At least 1 in 10 Ukrainian refugees in Poland report significant mental health issues, and of those reporting issues, more than half would benefit from treatment, according to the most comprehensive and wide-ranging study on the health needs of Ukrainian refugees in Poland. Barriers such as lack of child care and difficulty of obtaining one-to-one appointments with Ukrainian speaking mental health professionals mean that many Ukrainian refugees are unable to access the mental health care they need.
These are among the findings of a new WHO and Statistics Poland survey on the health needs of Ukrainian refugees in Poland, carried out with the aim of obtaining health information about Ukrainian refugees who fled the war in their homeland across the Polish–Ukrainian border.
An estimated 8 million refugees crossed the border in the weeks after the outbreak of war in Ukraine on 24 February this year.
“In an extremely short period of time, Poland started hosting one of the largest refugee populations in the world. This is in a context where for decades, there have not been large numbers of refugees,” explains Dr Paloma Cuchí, WHO representative in Poland.
With an existing population of around 38 million, the abrupt and unprecedented influx of refugees placed an enormous burden and financial cost on Polish public services, both local and national. The challenges have been particularly acute in the labour market, education and the health-care system.
Reliable data and qualitative evidence about the health and welfare needs of the newly arrived refugees has been imperative in order to plan and execute the emergency response. Statistics Poland have collaborated with the WHO Country Office in Poland to conduct a study among Ukrainian refugees in the Polish border provinces of Podkarpackie and Lubelskie. The study had two aims: to collect health information about the refugees and to understand their experience of accessing health services.
“The results of the survey are critical for health partners and humanitarian actors, to ensure they can adequately plan for and meet the varied and complex health needs of the refugee population. Access to valid, accurate and timely information is critical to planning and executing the humanitarian response. The collaboration between Statistics Poland and WHO has been a success, and we hope the insights offered will be useful both to those working on the response in Poland, but also to other countries which may suddenly be responding to large refugee populations with little experience of dealing with similar situations,” adds Dr Cuchí.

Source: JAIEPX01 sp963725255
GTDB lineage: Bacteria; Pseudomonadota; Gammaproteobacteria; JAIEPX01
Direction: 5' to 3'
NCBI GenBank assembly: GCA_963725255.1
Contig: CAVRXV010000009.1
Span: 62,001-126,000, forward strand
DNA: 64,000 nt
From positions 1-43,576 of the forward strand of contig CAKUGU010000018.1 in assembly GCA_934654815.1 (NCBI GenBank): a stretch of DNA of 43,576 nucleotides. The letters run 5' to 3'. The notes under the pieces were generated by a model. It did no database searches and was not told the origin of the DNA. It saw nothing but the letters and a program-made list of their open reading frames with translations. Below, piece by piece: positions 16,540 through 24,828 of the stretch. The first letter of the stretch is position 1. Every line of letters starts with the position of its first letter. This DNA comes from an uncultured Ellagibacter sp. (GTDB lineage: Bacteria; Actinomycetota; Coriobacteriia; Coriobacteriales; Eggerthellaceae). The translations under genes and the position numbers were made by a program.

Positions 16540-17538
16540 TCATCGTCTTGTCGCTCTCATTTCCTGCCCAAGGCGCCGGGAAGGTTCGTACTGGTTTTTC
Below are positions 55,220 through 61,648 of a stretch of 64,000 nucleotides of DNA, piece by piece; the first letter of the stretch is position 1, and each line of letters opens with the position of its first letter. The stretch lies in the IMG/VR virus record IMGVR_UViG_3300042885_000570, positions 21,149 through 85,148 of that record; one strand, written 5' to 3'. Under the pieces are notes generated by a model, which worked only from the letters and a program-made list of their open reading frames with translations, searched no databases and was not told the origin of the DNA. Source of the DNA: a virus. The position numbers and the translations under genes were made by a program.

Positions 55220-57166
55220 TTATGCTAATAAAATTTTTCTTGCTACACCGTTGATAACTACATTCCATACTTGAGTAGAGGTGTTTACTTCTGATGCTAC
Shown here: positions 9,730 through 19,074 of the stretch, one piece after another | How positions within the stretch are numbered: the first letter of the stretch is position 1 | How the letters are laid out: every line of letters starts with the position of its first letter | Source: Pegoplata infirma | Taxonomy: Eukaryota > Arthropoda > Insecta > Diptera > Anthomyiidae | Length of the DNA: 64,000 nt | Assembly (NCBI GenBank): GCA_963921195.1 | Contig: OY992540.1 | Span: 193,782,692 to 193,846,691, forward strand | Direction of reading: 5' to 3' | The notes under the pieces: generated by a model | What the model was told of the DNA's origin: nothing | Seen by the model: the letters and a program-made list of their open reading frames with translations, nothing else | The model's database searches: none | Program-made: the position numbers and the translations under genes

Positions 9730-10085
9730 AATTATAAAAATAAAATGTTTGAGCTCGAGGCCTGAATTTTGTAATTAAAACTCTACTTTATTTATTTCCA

“The outbreak of war in Ukraine caused an immediate and unprecedented influx of millions of refugees fleeing into Poland. This unexpected and sudden situation has created a massive strain on public services leading to considerable challenges for the state administration. State authorities and international partners urgently required reliable data and qualitative evidence about the refugees. It was vital to recognize their health needs. Responding to this challenge, Statistics Poland has started monitoring refugees who left their country across the Polish–Ukrainian border and, in cooperation with the World Health Organization, developed a health-related survey module. The collaboration and the findings proved the ability of Statistics Poland to react very quickly, use modern research techniques and anticipate information needs,” said Dominik Rozkrut, President of Statistics Poland.
Mental health – At least 10% of respondents reported that emotions and stress were causing problems with daily functioning, and over half of those (56%) said they would benefit from mental health support. However, many say that others need it more. Lack of child care is also a major barrier.
Demographics – 59% of refugees are adults, of whom 70% are women, with the 18–34 age group predominating; 41% of the refugee population are under 18, the majority of whom are 5–14 years old.
Chronic diseases and specialized care – 44% of those in need of health care had sudden illnesses such as fever, diarrhoea, cough etc., while 40% needed treatment for chronic illnesses. The chronic diseases most frequently indicated included cardiovascular diseases, diabetes, cancer and pulmonary diseases. Those needing specialized care or those with chronic diseases often had difficulties accessing necessary services, but the services provided by civil society organizations and special programmes were cited as helpful.
Information barriers to health care – The most frequently mentioned obstacles to accessing health care were lack of information, language and cultural barriers. Many respondents wanted more information about specialized care, prevention services and vaccinations. For the elderly, those with disabilities and people who do not speak Polish or English, this was a particular issue. Informal communications channels were more likely to reach Ukrainian refugees in Poland, and information from other refugees, such as through social media posts and face to face communication, was regarded as the most trustworthy.
Cost of health care – For around 1 in 3 refugees, the cost of services was a barrier. The need for prescriptions and the cost of buying medication was a challenge, although electronic prescriptions are helpful.
Disabilities – Families of children with disabilities have additional needs which are often not met due to cost, lack of disability certification, transportation challenges and lack of services for adolescents.
Vaccination – 55% of adults arriving in Poland are vaccinated against COVID-19. Among children aged 1–4 years, over 70% are vaccinated against childhood diseases, in line with the Ukrainian national average. Survey respondents wanted to understand differences in routine immunization schedules and where they can access vaccinations for both children and adults.